Thus the rub with Piper is that not only must we believe in Jesus for the right thing, but we must also believe in Him with the right faith, which is not mere intellectual assent, but is faith that includes a change of heart and a transformed life resulting in perseverance to the end and final justification/confirmation by works. Piper’s Calvinism gets in the way here big time.
But my point is this: Piper is right that in order to be justified one must believe in Jesus for something and that something must not be some temporal deliverance like deliverance from financial, health, or marital problems. One must believe in Jesus for eternal deliverance, that is, deliverance from eternal condemnation. On that point we heartily agree.
If someone believes that Jesus died on the cross for our sins and rose bodily from the dead, but doesn’t believe in Jesus for his eternal destiny, he has taken the good out of the good news. The cross and empty tomb make it so that all who simply believe in Jesus for everlasting life have everlasting life.
Put Life in Your Evangelism, Life Everlasting
I would clarify Piper’s comments on believing in Jesus for the right thing in two ways. First, believing is simply being convinced. It is not a change of heart and a change of lifestyle. Second, what we believe Jesus for, that is, what we are convinced of, is that Jesus gives everlasting life to all who simply believe in Him. We can’t believe in Jesus for justification unless we believe that on the basis of our faith in Him He has justified us once and for all. If we are convinced that he justifies all who believe in Him, but we are also convinced that it is impossible to know if we believe in Him or not, then we don’t believe in the Biblical meaning of the word believe.
When we evangelize, we should tell people about everlasting life that can never be lost. That is what our Lord did repeatedly (e.g., John 3:14-16; 4:10-14; 5:24; 6:35, 37, 39, 47; 11:25-27). Like our Lord we should tell people that all who simply believe in Him have everlasting life that is ever-lasting.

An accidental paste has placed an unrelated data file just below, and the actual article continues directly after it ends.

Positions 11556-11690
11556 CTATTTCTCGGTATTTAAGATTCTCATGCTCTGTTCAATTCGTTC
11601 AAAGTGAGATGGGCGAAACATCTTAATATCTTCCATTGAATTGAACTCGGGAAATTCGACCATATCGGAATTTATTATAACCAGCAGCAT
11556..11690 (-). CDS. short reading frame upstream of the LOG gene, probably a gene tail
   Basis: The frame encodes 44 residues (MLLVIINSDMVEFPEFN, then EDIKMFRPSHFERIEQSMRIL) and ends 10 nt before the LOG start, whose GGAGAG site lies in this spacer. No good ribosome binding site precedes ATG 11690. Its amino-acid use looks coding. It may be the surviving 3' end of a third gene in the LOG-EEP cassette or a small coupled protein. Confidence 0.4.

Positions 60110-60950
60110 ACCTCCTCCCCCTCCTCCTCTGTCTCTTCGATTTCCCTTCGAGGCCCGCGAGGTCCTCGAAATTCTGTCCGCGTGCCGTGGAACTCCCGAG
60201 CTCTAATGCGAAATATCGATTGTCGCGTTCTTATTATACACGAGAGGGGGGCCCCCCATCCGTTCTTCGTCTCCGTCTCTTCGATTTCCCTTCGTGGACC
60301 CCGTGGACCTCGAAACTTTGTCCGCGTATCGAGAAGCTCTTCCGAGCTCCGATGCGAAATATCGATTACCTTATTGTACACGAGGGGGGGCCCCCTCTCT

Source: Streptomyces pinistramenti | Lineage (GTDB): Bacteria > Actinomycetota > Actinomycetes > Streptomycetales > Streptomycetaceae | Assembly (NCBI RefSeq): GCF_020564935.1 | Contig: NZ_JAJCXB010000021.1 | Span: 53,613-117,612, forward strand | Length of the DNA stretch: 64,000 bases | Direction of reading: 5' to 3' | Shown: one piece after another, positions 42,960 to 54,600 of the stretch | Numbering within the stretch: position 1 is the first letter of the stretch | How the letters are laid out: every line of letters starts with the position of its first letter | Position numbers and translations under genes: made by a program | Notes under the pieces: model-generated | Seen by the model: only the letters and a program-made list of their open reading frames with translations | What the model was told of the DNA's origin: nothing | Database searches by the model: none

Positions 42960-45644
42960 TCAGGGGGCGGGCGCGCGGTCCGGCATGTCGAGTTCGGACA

Of course this will often lead to objections about works. Some will say, “But you don’t know how bad I am.” Clearly such a person doesn’t grasp the point of Jesus’ finished work on the cross. We can go back over John 1:29 and 1 John 2:2.
Others will say, “But if that were true, then why wouldn’t someone go out and just live like the devil?” This person doesn’t grasp the truth that the wages of sin is death. If we “live like the devil,” then we repeat pain, suffering, and ultimately premature death. Why would anyone want to hurt themselves? Yes, a person who is sure he is eternally secure could take a hammer and break his leg in four places. He would still be eternally secure. But why would anyone want to do that? In reality becoming an alcoholic or other drug addict is actually worse than that. So is becoming an immoral person who loses his spouse and kids and gets lots of STDs and goes through untold pain and suffering. Does anyone think that the now well-known womanizing of John Edwards, Charlie Sheen, Arnold Schwarzenegger, or Tiger Woods was really in their best interests?
But whether people we evangelize accept our answers or not, if we stress the gift of everlasting life to all who simply believe in Jesus, then they understand the promise that Jesus makes. The Holy Spirit can use that over the next hours and days and months. But if we fail to stress the eternality of the life Jesus promises, we leave the person in the dark. As Piper says, we must clearly define what a person believes in Jesus for.
If you have assurance of your eternal destiny, then you know that you are believing in Jesus for everlasting life that can never be lost. At some point in the past you understood that you had to believe in Jesus for the promise of life everlasting. Oh, you may have first thought of that as a guaranteed home in heaven, or once-for-all justification, or a secure relationship with God. But you knew that you were believing in Jesus for that which is everlasting.
Keep the what for in your evangelism. Make the issue clear. It is a matter of life and death.